Loss and Grief: An Owner’s Perspective Part 3
There are a number of theories on how people grieve. A theory is not a fact, just a well thought through speculation on what something means. These theories address the universality of the grief process. Some of these theories have also been applied to the study on non-human animals such as chimpanzees and birds.
Sometimes it is helpful to look at different points of view on a subject. Ideally this will help you to see what area you might relate to the best.
Here are some theories on how we grieve:
The Phase of Stage Model of Grief
One of the most well known theories on grief and death and dying as a process is that of the psychoanalyst Elisabeth Kubler-Ross. Her model is known as the Five Stage Model of Grief. Many of you are likely familiar with her work. She offered stages that included: denial, bargaining, depression, anger and acceptance. At the time her model was introduced she was criticized for having a linear approach to grief. She later explained that she did not see individuals moving through the stages one at a time, rather people moved back and forth through the stages, sometimes many times.
Bowlby (1961) also suggested theories that were stage or phase driven. In his original findings he noted three stages of grief, which were termed protest, despair, and detachment. Later he would add a stage at the beginning termed numbness and disbelief. In the end his four stages were numbness and disbelief, yearning and searching, disorganization and despair, and reorganization.
Saunders (1989) later introduced the concept of grief clusters. She viewed individuals grieving responses as occurring in clusters of responses during particular phases. Her clusters included: shock, awareness of the loss, conservation (withdrawal), healing and renewal.
The Evolutionary Theories of Grief-Natural Selection Considerations
J. Bowlby was one of the first researchers who pointed out that grief was a product of natural selection intended to re-create new unions following loss. Bowlby suggests that due to the psychologically devastating reaction to the loss and separation from a loved one, the pain acts as a motivator to secure reunion with another or with others in their family or community. The shear pain acts to propel the person in grief to be around others and to seek out union. Bowlby believed grief was a maladaptive by-product of a separation reaction, which is seen as an adaptive response to loss. For Bowlby, the point of grief is that of seeking re-union and moving on in order to preserve the species.
In 1972 C.M. Parkes was one of the first researchers to suggest that grief is easier if the relationship with the one you grieve is an uncomplicated relationship. He believed grief was a consequence of having personal relationships and of loving others.
Charles Darwin is most known for his research on evolution, species adaptation and natural selection. Darwin had some things to say about grief as well. His primary research was done with non-human animals. However, Charles Darwin and his wife Emma Darwin would lose their daughter Annie when she was only ten. Emma Darwin is said to have kept keepsakes, such as locks of hair, after her daughter was taken from her at Easter during a fever. Emma would never recover, never entering acceptance regarding her daughter’s death. Later, this phenomenon would become known as complicated grief or pathological grieving.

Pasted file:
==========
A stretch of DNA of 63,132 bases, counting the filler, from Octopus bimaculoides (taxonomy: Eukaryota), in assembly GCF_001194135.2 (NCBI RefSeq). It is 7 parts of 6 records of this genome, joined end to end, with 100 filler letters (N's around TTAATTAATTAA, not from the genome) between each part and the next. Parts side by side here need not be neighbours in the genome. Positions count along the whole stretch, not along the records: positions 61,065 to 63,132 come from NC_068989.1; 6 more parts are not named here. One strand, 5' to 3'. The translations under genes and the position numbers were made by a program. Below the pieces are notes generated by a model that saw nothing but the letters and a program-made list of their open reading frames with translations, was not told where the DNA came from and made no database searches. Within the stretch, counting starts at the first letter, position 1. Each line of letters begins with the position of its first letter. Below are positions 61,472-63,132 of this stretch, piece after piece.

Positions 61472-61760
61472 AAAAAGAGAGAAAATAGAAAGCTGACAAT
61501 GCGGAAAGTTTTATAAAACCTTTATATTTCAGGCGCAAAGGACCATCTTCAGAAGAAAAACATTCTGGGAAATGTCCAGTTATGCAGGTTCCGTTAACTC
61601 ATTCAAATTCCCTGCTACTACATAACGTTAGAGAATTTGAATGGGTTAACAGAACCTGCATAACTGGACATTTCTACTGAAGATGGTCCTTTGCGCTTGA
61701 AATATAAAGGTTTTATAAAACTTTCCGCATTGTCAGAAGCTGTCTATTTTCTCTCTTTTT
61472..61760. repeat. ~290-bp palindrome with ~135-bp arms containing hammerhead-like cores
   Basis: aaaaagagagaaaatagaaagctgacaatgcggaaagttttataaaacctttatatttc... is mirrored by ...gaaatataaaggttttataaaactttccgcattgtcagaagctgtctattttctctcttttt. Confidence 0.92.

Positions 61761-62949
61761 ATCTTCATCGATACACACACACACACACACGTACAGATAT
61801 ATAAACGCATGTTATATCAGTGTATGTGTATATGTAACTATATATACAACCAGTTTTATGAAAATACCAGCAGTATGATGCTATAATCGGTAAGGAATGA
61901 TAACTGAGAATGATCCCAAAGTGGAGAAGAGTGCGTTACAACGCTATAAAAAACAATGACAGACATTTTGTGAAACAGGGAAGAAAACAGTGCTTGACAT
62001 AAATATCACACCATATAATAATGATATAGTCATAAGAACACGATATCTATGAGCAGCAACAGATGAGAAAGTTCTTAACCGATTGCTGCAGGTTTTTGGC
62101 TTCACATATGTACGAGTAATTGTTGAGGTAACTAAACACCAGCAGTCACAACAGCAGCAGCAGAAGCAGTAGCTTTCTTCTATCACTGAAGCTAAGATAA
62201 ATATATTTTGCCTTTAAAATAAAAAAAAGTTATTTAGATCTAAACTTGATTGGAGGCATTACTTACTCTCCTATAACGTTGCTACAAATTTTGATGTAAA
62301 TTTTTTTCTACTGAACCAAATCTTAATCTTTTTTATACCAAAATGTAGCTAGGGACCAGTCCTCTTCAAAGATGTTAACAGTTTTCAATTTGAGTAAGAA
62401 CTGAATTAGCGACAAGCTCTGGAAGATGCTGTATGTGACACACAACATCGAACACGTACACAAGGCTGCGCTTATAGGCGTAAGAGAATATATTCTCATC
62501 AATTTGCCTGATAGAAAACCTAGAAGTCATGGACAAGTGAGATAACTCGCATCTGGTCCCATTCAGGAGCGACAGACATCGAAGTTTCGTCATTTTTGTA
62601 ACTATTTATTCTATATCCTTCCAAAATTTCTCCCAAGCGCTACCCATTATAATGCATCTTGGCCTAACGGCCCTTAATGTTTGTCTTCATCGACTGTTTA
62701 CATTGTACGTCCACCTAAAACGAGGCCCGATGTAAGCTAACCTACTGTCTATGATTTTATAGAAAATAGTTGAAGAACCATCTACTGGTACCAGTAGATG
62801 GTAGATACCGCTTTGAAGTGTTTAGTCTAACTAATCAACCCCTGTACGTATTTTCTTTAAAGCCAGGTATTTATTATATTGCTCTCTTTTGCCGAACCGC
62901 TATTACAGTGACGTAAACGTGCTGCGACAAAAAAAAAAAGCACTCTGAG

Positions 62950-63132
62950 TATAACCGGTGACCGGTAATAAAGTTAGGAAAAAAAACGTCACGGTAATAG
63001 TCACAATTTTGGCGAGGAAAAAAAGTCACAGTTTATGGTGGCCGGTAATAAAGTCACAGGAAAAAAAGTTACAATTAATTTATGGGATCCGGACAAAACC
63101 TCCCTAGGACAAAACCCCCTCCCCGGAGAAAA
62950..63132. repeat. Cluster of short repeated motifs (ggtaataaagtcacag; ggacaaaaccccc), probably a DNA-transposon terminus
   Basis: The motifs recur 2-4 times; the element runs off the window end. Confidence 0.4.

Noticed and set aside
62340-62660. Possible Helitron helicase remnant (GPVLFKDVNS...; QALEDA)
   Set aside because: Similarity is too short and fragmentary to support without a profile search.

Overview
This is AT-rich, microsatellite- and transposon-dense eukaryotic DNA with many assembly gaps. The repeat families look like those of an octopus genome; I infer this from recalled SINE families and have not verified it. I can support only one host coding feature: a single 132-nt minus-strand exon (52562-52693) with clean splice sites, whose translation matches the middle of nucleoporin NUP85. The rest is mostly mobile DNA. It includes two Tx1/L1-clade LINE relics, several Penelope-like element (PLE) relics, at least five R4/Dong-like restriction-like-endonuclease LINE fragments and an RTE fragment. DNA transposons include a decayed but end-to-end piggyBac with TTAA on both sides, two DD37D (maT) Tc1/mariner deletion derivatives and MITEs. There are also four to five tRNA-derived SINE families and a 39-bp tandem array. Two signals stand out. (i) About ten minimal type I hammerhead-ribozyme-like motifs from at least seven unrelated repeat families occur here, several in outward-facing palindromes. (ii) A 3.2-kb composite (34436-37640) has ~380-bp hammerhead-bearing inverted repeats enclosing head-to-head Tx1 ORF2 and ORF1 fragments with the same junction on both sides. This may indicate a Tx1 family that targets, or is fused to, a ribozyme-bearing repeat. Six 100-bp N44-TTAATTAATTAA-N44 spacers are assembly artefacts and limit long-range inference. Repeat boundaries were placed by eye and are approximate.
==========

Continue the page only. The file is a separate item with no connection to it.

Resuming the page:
The Medical Model of Grief
In this model grief is viewed similar to an illness or sickness. Here the premise is that grief is something be be “treated” or “managed” rather than allowed its own progression. From this model of grief we have seen many industries emerge including grief counseling, grief support groups, social work presence in hospitals, and so some extent the concept of Hospice.
The medical model of grief will often rely on medical interventions such as medications to assist the sufferer with their grief. It is not unusual for stages theories of grief to be incorporated into the medical model. If a person is not seen moving functionally through he stages of grief then other medical interventions such as medication or even hospitalization might be recommended.
Major hospitals throughout the United States have units devoted to grief.
The Grief Work Model
In this model the main point is that enormous effort is necessary to “make real” the fact of loss itself. If you don’t do your grief work there may be a later price to pay. There is some controversy around this mode. Authors such as Ruth Konigsberg, a journalist, discusses the grief work model in her book, The Truth About Grief. She feels the model approach does not assist people in moving through their loss. Her book is offered as an antidote to the culture of grief she views as an American way.
Other authors, such as psychologist George Bonanno, discuss the research on bereavement, pointing out that some people show resiliency and do not grieve or do grief work. They get back to the business of life. He is clear to point out that this doesn’t mean people don’t have feelings around sadness or that they don’t feel a void with the loss of a loved one, however, they go on because this is what helps them.
In the next blog we will explore a few more models of grief and the symptoms of grief.
Take Care and Be Well!
Nanette Burton Mongelluzzo
Burton Mongelluzzo, N. (2012). Loss and Grief: An Owner’s Perspective Part 3. Psych Central. Retrieved on October 13, 2015, from http://blogs.psychcentral.com/angst-anxiety/2012/04/loss-and-grief-an-owners-perspective-part-3/